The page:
A Phoenix Still in Ashes: For-profit Open Admissions and the Public Good




Perini, Michael

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This thesis describes the implications of open admissions policies widely employed in higher education in the for-profit sector, and in particular by the University of Phoenix, and examines the potential effects of such procedures on the public good. This study seeks to examine these issues by comparing the University of Phoenix’s practices to those employed historically in America through the use of the framework within Cohen and Kisker’s historical analysis The Shaping of American Higher Education. After measuring for-profit practices through the historical spectrums of societal context, institutions, students, staff, faculty, curriculum, governance and finance, this work concludes that the open admissions policies utilized by the for-profits have the high potential to damage notions and actualities of the public good. The for-profit entities may exist and thrive in different niches of higher education than public or private non-profit institutions, though their practices require revision.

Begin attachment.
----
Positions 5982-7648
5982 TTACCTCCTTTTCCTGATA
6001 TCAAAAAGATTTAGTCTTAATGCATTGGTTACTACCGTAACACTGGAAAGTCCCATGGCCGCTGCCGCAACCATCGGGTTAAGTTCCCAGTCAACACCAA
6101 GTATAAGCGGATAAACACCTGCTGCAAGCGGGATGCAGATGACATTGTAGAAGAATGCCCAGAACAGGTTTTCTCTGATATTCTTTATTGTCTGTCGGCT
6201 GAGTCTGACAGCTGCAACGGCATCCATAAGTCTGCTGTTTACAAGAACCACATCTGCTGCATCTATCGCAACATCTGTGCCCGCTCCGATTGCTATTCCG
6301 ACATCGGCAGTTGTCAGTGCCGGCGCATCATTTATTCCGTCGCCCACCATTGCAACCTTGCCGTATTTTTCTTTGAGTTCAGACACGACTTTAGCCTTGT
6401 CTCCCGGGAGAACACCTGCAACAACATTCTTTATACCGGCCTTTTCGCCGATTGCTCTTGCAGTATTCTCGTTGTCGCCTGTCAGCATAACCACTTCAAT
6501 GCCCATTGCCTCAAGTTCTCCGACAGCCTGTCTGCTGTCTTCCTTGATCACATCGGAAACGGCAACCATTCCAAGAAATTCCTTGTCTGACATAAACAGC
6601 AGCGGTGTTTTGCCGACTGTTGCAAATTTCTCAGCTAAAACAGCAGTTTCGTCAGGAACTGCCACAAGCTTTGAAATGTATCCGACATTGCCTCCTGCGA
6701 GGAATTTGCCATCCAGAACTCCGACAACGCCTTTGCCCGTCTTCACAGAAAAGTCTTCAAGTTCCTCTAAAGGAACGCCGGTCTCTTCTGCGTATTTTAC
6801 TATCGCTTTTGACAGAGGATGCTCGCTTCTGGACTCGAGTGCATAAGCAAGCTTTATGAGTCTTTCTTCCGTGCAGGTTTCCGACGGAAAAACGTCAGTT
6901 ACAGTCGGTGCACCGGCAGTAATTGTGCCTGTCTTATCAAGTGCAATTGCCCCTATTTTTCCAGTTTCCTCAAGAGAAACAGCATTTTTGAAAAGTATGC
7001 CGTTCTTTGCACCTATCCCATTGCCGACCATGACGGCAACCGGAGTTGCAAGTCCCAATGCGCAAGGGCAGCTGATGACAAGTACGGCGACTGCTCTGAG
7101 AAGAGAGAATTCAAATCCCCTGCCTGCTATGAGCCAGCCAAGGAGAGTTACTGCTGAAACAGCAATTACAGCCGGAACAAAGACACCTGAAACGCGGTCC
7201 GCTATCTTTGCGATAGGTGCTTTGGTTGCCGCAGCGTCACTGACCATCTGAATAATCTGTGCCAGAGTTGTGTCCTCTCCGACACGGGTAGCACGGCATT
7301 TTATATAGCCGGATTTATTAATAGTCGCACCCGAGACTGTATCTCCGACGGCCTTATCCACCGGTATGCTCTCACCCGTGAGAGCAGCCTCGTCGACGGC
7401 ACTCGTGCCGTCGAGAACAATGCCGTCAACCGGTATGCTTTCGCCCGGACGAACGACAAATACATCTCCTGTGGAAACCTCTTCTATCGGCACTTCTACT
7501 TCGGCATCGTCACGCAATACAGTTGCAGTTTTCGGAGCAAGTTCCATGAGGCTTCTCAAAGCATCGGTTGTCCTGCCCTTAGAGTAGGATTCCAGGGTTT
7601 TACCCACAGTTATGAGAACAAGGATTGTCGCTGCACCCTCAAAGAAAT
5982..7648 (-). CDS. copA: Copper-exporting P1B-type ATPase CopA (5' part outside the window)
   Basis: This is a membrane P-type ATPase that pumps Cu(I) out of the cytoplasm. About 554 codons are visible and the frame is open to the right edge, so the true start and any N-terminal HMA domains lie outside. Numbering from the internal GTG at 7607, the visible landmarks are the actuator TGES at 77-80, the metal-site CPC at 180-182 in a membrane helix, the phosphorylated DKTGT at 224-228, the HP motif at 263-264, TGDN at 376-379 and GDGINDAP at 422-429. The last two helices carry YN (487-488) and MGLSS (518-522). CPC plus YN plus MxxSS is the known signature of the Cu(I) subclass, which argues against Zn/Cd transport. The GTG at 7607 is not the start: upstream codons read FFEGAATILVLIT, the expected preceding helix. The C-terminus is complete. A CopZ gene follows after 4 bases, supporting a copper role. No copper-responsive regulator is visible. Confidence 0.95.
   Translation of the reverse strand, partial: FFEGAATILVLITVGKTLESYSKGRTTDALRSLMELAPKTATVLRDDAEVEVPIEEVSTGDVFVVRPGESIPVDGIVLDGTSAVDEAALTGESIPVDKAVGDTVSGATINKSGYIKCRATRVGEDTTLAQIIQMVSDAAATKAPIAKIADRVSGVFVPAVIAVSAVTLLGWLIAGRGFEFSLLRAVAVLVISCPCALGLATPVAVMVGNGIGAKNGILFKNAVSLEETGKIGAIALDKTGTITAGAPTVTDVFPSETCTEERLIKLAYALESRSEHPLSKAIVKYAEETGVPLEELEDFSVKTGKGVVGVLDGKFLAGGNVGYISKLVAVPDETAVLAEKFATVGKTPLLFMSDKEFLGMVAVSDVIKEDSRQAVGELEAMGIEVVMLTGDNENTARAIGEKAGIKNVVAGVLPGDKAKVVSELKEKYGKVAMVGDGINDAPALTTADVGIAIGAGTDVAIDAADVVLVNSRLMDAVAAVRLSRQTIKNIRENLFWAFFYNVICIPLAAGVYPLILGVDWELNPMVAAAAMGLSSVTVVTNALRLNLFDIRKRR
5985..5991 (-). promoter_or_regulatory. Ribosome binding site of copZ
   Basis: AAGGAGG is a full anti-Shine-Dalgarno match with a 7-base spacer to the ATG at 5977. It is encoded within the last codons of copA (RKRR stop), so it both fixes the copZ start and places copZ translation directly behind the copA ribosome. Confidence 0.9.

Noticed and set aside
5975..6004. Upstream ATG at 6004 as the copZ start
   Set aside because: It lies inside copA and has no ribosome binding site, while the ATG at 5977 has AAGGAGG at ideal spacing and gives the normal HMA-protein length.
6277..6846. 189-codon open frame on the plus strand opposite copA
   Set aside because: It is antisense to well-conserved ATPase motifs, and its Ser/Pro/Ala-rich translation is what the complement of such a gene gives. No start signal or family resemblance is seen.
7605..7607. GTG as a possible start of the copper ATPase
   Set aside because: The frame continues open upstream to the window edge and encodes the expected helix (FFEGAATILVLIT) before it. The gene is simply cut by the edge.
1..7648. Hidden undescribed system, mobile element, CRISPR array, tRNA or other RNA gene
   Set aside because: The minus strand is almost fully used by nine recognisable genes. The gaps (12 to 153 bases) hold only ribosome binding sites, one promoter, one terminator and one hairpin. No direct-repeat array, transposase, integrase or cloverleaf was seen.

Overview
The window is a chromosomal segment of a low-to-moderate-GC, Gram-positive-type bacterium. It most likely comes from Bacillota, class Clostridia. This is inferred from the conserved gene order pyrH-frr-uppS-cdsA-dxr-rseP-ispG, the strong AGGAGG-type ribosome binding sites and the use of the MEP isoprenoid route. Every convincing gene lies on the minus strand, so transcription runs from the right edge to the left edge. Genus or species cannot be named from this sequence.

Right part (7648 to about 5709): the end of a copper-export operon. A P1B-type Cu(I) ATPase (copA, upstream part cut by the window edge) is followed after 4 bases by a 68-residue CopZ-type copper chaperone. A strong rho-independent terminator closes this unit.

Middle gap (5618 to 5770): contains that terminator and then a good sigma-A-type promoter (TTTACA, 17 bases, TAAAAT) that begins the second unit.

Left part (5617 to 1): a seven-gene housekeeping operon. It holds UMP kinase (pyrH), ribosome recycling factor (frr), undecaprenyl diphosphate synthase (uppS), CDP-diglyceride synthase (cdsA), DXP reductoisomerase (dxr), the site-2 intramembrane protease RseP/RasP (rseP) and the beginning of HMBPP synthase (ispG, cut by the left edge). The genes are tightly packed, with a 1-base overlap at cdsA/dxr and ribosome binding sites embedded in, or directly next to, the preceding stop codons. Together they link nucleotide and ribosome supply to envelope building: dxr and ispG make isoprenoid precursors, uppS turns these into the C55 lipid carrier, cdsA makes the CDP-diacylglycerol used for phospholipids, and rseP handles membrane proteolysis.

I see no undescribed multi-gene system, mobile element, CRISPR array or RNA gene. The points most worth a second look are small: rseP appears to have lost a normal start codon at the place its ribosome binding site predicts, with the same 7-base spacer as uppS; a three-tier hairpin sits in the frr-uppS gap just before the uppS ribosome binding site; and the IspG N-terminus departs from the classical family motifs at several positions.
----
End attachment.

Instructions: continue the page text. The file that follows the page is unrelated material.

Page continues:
Public good, Civic good, For-profit, Higher education, Corporate business, Open admissions